Poetry | By Tom Paine | Issue 34 (Sept, 2020)

Strawberry Moon

Sitting on the shore at dusk on a stranger’s dock,
the skies and trees fiercer in reflection than above,
I was remembering how one winter day my friend’s
crumpled pants lay broken as a violin on the floor,
and how I felt those pants might just stroll away.
Their owner made me jealous in have living pants.
I knew their owner carried sun in his pocket, and I,
at best then, some moon? I say this with a smile.
The clothes in my closet are hanging less dead today.
A god on a Greek cliff once said there is no death.
You will awaken scared and angry in your own flesh,
and know you have been scared and angry all along.
The best thing is to scream. It is like water on a fire.
It is weird to write about those pants, but the world
is probably wrong at how sure it is about everything,
and to me, there was something about those pants.
I have come a long way since those pants on the floor.
I can tell you this: respect all the strange signposts.
Signposts are way more important than the road.
There was an orchid in bloom leaning over the river;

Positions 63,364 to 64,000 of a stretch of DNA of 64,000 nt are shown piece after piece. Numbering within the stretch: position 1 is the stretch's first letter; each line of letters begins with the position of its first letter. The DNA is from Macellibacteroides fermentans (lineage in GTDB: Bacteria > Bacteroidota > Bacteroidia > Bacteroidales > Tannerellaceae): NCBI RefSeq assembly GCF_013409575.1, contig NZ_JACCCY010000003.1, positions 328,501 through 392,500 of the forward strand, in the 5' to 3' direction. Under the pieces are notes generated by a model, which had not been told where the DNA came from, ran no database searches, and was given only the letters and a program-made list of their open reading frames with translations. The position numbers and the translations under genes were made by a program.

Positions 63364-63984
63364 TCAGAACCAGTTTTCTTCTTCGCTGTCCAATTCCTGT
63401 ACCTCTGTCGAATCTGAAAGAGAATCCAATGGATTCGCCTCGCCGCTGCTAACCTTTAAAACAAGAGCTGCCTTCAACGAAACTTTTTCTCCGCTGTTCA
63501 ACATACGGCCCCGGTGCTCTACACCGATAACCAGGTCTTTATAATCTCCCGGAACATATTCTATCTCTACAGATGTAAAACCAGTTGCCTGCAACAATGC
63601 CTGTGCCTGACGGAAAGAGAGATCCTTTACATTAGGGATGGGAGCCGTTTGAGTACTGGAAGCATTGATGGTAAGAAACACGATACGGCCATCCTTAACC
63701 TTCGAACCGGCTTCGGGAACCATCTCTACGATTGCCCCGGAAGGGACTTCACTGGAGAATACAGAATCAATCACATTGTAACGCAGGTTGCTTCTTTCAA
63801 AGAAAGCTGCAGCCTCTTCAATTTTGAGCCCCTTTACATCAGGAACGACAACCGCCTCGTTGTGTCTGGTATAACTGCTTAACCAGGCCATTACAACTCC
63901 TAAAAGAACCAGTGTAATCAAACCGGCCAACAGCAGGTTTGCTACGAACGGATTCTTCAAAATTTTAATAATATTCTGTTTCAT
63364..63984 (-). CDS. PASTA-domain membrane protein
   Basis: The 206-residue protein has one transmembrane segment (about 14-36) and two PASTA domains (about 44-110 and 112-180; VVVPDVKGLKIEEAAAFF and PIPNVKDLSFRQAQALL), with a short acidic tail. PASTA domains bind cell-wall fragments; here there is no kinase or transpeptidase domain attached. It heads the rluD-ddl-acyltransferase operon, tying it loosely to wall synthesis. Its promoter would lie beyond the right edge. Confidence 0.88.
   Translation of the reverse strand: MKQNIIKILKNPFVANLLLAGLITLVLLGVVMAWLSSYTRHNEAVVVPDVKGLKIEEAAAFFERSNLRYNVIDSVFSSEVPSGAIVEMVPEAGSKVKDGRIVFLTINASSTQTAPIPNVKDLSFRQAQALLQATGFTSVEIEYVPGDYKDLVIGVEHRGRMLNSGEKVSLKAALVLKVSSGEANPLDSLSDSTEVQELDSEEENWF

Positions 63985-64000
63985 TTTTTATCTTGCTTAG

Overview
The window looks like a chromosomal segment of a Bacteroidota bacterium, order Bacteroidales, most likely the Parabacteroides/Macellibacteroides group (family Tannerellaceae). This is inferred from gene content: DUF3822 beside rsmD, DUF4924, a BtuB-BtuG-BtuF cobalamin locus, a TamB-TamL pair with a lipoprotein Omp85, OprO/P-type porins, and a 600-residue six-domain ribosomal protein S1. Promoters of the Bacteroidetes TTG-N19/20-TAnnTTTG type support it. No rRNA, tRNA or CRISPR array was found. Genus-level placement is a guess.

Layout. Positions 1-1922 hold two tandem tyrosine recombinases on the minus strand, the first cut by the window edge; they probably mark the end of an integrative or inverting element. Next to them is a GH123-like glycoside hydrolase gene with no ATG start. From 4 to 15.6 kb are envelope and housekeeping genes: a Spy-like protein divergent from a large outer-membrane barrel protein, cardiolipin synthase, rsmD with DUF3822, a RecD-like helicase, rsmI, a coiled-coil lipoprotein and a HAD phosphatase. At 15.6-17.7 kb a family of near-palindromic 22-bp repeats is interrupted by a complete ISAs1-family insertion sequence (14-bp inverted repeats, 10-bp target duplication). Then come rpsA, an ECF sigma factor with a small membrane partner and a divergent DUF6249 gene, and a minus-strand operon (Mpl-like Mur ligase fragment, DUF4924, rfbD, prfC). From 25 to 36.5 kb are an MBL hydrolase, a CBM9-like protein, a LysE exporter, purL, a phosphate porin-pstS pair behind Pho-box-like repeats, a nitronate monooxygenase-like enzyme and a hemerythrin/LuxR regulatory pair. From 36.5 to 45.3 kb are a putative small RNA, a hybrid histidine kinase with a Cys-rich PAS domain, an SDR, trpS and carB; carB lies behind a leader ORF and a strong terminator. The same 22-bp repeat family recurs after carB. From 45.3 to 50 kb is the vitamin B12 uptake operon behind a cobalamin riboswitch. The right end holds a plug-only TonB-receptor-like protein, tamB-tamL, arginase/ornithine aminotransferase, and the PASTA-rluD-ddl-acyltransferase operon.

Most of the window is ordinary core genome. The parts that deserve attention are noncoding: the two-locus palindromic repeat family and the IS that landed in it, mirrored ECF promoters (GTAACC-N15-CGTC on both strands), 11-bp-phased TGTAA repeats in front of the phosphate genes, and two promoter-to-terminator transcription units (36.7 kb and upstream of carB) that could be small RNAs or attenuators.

no one planted it there and I had no role to play.
I ate a wild strawberry I had found in a field earlier,
twirling it first it in my fingers like an orbiting moon.


The Anthology of Poetry

My feet crunched in a threat of dark frozen trees.
Was it winter roses? I was reading “The Last Duchess”.
The Duke killed her as she liked whate’er she looked on,
as tonight I suddenly liked breathing in winter.
She liked looking; I liked breathing. Dukes kill
those who they discover like to breathe and look.
I was brand new tonight to this breath pleasure.
I was alone save the bus driver. The anthology
of poetry lay in my lap and I saw the angry Duke.
He has his dagger at my throat. It was a big night:
I looked down again at she liked whate’er she looked on,
and a curtain was pulled aside, and I saw salmon
fluttering over white eggs in the sand, tasting water.


Tom Paine’s poetry is upcoming or published in more than seventy international journals, including: The Nation, The Moth (Ireland), The Rialto (UK), New Contrast (South Africa), Poetry Salzburg (Austria), Bangalore Review (India), Volt, Vallum (Canada), Paris Lit Up (France), Glasgow Review of Books (Scotland), Blackbox Manifold (Cambridge), Fence, The Common, Epiphany, Green Mountain Review, Galway Review (Ireland), Forklift, Tinderbox, Hunger Mountain, Hotel Amerika, Hobart, Tampa Review and elsewhere.

Stories have been published in The New Yorker, Harper’s, Zoetrope, Boston Review, The New England Review, The O. Henry Awards and twice in the Pushcart Prize. His first collection, Scar Vegas (Harcourt), was a New York Times Notable Book of the Year and a Pen/Hemingway finalist. A graduate of Princeton and the Columbia MFA program, he is a professor in the MFA program at the University of New Hampshire.

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